The Afghan Whigs



January 14th, 2005 | 86 replies

Release Date: 1993 | Tracklist

Afghan Whigs - Gentlemen
Released 1993.
Elektra Records.

Greg Dulli - Vocals, Guitar
Rick McCollum - Guitar
John Curley - Bass
Stevie Earle - Drums

If I told you this album was a forgotten and under-rated masterpeice, would you take any notice?

Probably not, because it happens a lot on the internet. Everyone seems to have one album that they love to pieces, and yet, nobody else has heard of. This is mine. It's a concept album, revolving around men's failures in relationships. It's an intense, emotional, cutting listening experience, set off by some excellent guitar work and even better song writing by Greg Dulli, a unique and sorely under-valued talent.

It truly baffles me that Afghan Whigs never achieved mainstream success, because I've yet to play this album to anyone who doesn't like it. From what I gather though, this album, and the single Debonair, was as close as they came.

To describe the music of Afghan Whigs is no easy task. They're one of those bands that somehow sound like countless things you've heard before, and yet sound utterly unique and fresh. They owe just as much debt to Stevie Wonder and Marvin Gaye as they do to Pearl Jam and The Pixies. They're funky, grungey, soulful, angular, and they rock. Hard. You could come up 'band-meets-band' sums for them all day. Nirvana meets Average White Band. Alice In Chains meets Nina Simone. And, direct from Launch, Smokey Robinson meets Aerosmith. But, of course, you won't sum them up that easily. It might help display their uniqueness if I told you they were the first act from outside Seattle to sign to Sub-Pop.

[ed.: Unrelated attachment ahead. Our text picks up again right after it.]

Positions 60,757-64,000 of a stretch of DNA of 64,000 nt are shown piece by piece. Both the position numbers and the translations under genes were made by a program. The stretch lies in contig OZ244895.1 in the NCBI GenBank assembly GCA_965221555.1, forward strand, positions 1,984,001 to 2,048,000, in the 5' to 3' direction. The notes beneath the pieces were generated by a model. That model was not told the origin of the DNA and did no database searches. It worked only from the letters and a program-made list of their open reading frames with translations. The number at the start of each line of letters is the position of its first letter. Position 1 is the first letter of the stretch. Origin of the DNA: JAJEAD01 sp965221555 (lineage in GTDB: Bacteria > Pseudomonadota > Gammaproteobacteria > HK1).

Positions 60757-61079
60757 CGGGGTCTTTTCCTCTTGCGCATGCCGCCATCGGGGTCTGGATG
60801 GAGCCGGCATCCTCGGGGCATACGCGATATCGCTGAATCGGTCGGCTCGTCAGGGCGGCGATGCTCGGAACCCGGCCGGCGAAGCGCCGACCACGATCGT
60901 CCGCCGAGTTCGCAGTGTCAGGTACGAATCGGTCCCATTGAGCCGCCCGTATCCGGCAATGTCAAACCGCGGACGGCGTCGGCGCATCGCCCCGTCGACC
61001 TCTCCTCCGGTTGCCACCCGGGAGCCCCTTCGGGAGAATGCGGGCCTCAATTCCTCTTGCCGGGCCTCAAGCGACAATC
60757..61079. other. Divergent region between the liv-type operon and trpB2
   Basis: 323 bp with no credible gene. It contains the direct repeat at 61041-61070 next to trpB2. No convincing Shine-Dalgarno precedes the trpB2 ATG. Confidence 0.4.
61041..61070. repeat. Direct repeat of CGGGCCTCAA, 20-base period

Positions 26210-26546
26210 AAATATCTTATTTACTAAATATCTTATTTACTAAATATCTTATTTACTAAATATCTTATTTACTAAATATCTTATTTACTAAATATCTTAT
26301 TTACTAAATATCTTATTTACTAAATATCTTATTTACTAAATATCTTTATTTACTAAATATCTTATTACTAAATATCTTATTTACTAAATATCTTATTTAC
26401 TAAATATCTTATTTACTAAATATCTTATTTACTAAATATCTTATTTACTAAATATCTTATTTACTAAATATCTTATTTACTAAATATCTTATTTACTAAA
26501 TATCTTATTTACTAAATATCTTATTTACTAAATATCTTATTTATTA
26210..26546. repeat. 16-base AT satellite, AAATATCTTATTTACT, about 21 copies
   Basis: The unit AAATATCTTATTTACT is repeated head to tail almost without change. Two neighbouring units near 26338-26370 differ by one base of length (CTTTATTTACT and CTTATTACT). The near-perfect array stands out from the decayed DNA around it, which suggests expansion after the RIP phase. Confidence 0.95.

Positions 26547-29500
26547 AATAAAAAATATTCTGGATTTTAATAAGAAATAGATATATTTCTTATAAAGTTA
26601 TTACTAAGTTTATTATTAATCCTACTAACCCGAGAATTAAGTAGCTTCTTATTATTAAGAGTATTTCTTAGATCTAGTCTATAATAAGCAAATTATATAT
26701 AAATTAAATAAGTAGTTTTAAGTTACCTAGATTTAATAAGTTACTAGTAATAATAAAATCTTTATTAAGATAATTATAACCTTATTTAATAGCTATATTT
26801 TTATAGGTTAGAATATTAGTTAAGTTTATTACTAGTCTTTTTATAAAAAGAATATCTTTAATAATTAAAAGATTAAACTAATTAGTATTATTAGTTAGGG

A key feature of the band is the guitars. The riffs here are unlike anything in my collection. The interplay between the guitarists during most of the riffs is stunning. The nearest comparison I can think of is At The Drive-In - and, by extension, The Mars Volta. It does mean that most of the riffs are unplayable to bedroom guitarists with only 2 hands, but that all serves to make the music seem that little bit more untouchable.

Greg Dulli's songs provide the perfect foil to ride over the top of this jerky, funky backing - and on the slower tracks, to ride over a more mellow, wistful backing too. His songwriting may not twist tongues or leave layer upon layer of flowery poetry to dissect, but it goes direct and true to the things that matter - your heart, your mind, and that quick-forming lump in your throat. (And on a couple of tracks, the tear ducts, too.) Some choice examples?
"Every night I spent, in that bed, with your face in the wall. If I could have only once heard you scream, to feel you alive instead of watching you abandon me...." Taken from the more mellow When We Two Parted.

"Think I'm scared of girls? Well, maybe, but I'm not afriad of you. Wanna scare me? Then you'll cling to me, no matter what I do...." The piano-driven What Jail Is Like.

"Ladies, let me tell you about myself. I've got a dick for a brain....and my brain is gonna sell my ass to you." That's the attention-grabbing and awkwardly-funny opening lines of Be Sweet.
I could go on, but it'll make the review unnecessarily long. The point is, Dulli is a skilled chronicler of both the breakdown of relationships, and the causes of them. He ranks as one of the best songwriters in the world on the evidence of this on Black Love. And I find it hard to comprehend that some people find him annoying (a view I've seen expressed quite a few times on the web).